I got a request at work yesterday to look at an issue one of our clients was having. A certain service didn’t seem to be doing anything at all, with no failure messages in the server logs. After asking a few questions and checking out the log, I determined that the initialization code for that service had never run when the server started up, so I pulled up a local copy on my dev system to figure out why. Continue reading ‘Always Review Your Code’ »
Jolyon Smith has been posting a lot of really rosy stuff about Oxygene lately. And he even commented on a recent blog post of mine, in response to my frustration about Embarcadero blatantly ripping off paying customers by not including Android support as part of the baseline Delphi installation:
[Oxygene is] a better Pascal even than Delphi these days and fully supports Android (and iOS) development using the platform native frameworks, so you get to learn “proper” Android development (portable skills) without having to swallow the Java pill.
Thing is, I’ve been doing some serious looking at Oxygene too lately. I haven’t reached all of the same conclusions he has, though. But then again, I’ve been trying to do different stuff. Continue reading ‘First look at Oxygene for Android development’ »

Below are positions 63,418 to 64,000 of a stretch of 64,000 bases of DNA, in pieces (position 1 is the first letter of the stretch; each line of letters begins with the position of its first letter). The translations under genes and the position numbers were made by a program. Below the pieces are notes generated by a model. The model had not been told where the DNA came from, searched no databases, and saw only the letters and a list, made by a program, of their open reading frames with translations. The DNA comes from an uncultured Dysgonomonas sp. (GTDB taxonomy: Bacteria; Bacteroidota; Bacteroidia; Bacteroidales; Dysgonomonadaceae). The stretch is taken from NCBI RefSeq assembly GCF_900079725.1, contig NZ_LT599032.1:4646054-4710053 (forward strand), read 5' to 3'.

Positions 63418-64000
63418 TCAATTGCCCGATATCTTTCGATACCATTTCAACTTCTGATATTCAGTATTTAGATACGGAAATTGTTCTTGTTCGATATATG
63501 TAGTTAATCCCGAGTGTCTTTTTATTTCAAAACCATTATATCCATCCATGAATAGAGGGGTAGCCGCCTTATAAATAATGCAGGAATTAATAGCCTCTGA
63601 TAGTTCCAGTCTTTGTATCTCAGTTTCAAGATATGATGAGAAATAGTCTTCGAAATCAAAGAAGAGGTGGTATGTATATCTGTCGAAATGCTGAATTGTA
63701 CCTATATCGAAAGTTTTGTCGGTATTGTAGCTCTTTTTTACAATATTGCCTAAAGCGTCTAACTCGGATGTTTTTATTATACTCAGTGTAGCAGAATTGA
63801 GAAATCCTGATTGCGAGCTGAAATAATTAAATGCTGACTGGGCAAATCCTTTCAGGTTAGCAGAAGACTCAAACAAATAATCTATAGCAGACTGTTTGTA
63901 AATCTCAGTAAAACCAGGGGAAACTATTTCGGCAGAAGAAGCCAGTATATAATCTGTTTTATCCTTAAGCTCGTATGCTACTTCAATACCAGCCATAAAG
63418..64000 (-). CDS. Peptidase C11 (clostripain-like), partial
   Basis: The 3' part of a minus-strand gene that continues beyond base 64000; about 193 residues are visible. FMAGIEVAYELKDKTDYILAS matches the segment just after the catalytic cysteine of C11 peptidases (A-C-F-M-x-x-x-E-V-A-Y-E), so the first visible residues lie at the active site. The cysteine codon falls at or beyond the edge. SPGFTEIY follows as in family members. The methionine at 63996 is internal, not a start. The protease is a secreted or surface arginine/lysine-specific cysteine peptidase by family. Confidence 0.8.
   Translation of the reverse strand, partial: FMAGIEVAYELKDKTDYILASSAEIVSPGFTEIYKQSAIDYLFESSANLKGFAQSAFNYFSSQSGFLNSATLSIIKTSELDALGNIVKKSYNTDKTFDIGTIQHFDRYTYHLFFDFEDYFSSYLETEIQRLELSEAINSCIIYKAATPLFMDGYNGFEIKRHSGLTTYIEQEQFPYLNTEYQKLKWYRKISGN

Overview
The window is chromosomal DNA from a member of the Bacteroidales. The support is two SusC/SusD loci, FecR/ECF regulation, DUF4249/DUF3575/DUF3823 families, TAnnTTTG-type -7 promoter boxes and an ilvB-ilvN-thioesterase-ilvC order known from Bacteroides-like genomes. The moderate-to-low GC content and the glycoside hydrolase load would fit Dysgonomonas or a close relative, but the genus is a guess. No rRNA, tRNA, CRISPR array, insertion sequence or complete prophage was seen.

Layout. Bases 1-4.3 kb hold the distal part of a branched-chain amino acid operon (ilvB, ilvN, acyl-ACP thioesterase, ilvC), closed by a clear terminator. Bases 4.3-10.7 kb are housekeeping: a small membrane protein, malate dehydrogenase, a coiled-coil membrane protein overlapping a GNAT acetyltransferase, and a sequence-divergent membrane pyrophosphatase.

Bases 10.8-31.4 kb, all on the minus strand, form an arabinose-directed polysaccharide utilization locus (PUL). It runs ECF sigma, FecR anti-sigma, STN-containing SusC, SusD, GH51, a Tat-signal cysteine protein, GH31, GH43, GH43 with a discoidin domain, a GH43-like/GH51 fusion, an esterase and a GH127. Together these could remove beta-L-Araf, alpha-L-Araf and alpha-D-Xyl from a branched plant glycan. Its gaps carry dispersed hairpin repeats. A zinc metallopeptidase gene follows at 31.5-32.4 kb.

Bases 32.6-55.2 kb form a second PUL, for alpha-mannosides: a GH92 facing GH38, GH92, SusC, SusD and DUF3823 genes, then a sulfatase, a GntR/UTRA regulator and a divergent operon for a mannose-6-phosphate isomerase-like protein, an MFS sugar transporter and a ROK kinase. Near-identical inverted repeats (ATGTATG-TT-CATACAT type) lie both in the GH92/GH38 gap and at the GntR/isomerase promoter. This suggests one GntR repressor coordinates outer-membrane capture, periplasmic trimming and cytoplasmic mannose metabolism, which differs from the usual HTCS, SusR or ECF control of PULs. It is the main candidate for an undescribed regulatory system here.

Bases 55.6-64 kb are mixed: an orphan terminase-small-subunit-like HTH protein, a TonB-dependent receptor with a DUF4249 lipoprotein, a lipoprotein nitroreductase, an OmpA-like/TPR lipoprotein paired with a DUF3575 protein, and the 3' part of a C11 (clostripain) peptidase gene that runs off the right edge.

If you haven’t seen Gabr’s latest post about Delphi language features, it’s worth looking at. I don’t agree with everything he posted, but he’s got some good points.
But he’s also got some annoying problems in the comments department. Some obnoxious troll is spamming up almost half of the (extremely large) set of comments under the post with a bunch of preaching about how Python is soooo much better than Delphi because it’s less verbose. His thesis seems to be that since you can write equivalent functionality with (as he claims) one-tenth the lines of code, that Python is ten times more productive than Delphi. Continue reading ‘Delphi and Productivity’ »
This isn’t the post I was planning on writing. I was really looking forward to this latest release. I really wanted to like it. I really wanted to use it, and I really wanted to be able to talk on here about how awesome it is. Afterall, this release was going to finally bring Android support to Delphi, which has been something it’s needed for several years now.
Unfortunately… it doesn’t. I just got my SA download and installed it, and there’s no Android support anywhere to be found. Apparently that’s not part of Delphi; it’s an “add-on pack” that costs 140% of what I already paid for SA this year! All that’s in Delphi XE5 itself is the Desktop development stuff I already have, which has scarcely changed at all since XE2. With pricing that high, you’d almost think someone in Embarcadero marketing is deliberately trying to drive users to Oxygene! Continue reading ‘Delphi XE5: Promised Android support not included!’ »